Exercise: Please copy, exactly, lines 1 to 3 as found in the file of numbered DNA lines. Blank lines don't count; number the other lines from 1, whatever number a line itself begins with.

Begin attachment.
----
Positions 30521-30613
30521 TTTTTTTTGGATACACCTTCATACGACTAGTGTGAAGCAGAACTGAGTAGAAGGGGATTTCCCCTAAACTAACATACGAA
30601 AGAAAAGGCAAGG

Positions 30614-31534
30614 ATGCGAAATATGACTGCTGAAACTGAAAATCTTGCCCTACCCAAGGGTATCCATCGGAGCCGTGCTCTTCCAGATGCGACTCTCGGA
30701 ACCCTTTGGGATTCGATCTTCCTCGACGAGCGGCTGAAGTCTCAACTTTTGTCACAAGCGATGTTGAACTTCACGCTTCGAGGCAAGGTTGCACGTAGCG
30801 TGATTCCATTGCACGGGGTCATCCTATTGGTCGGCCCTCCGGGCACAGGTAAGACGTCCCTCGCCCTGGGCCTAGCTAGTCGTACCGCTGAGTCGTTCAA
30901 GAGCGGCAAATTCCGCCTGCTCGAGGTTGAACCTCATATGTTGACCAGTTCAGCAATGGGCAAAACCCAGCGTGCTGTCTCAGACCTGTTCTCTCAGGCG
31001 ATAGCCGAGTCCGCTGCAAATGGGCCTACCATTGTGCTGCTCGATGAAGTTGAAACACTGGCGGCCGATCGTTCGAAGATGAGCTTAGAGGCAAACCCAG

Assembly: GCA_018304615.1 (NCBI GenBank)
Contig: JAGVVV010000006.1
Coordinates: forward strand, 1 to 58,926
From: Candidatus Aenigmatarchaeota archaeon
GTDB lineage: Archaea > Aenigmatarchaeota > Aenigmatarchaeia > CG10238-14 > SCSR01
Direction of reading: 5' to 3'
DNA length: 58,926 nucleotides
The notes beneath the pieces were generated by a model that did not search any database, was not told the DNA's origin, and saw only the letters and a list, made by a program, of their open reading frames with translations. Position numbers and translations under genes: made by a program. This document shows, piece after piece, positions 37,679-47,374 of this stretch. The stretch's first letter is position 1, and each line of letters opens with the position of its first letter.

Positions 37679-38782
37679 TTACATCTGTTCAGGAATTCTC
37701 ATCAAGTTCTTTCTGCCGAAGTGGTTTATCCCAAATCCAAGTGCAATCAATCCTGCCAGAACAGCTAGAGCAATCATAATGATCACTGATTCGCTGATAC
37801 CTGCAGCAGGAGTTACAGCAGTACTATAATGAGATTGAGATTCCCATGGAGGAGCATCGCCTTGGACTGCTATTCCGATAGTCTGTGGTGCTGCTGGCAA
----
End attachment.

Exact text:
Positions 30521-30613
30521 TTTTTTTTGGATACACCTTCATACGACTAGTGTGAAGCAGAACTGAGTAGAAGGGGATTTCCCCTAAACTAACATACGAA
30601 AGAAAAGGCAAGG